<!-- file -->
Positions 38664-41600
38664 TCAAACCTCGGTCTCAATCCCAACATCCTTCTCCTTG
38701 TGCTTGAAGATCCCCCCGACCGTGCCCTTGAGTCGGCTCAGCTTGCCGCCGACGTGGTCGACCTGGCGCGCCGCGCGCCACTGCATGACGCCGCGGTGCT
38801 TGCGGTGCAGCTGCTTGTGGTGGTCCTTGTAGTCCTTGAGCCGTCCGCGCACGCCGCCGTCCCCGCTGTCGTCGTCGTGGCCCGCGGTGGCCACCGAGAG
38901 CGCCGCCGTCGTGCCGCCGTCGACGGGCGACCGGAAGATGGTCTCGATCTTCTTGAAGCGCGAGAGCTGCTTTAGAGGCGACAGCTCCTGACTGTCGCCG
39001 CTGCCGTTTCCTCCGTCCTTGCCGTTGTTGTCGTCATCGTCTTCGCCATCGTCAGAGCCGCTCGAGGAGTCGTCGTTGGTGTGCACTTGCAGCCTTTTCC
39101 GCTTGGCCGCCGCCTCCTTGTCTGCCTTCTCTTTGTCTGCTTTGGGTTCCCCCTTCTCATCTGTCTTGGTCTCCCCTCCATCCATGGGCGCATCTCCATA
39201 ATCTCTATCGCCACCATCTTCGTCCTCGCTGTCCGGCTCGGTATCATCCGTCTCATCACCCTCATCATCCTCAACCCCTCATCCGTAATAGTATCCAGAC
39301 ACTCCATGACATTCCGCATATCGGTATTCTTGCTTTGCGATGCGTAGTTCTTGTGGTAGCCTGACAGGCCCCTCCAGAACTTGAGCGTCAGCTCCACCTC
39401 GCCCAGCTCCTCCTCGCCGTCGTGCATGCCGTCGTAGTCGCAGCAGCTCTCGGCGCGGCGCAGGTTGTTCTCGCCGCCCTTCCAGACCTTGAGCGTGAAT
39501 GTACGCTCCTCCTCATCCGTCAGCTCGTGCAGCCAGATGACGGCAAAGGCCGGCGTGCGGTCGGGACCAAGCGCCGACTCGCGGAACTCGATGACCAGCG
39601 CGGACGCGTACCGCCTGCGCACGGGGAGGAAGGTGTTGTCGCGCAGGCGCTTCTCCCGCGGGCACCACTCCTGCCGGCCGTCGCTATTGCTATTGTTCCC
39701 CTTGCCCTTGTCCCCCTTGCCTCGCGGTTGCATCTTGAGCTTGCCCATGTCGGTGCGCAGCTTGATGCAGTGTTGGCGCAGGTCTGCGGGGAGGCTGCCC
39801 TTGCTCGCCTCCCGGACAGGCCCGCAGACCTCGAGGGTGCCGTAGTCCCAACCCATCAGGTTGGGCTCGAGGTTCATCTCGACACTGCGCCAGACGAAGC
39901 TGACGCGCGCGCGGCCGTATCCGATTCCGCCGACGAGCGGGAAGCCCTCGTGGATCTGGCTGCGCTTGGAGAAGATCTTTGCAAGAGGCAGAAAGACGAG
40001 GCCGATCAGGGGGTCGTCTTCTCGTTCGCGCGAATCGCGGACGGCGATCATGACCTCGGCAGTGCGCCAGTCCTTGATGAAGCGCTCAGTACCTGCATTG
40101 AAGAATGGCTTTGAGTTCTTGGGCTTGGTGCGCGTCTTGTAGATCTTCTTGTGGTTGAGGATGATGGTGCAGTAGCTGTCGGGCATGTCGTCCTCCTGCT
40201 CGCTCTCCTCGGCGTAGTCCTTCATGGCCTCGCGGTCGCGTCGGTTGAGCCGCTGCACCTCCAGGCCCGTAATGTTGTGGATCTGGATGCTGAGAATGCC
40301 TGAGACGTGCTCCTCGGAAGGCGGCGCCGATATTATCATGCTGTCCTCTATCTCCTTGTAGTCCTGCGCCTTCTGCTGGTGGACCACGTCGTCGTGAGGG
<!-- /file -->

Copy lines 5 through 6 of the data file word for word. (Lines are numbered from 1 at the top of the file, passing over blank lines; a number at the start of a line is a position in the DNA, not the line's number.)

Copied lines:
38901 CGCCGCCGTCGTGCCGCCGTCGACGGGCGACCGGAAGATGGTCTCGATCTTCTTGAAGCGCGAGAGCTGCTTTAGAGGCGACAGCTCCTGACTGTCGCCG
39001 CTGCCGTTTCCTCCGTCCTTGCCGTTGTTGTCGTCATCGTCTTCGCCATCGTCAGAGCCGCTCGAGGAGTCGTCGTTGGTGTGCACTTGCAGCCTTTTCC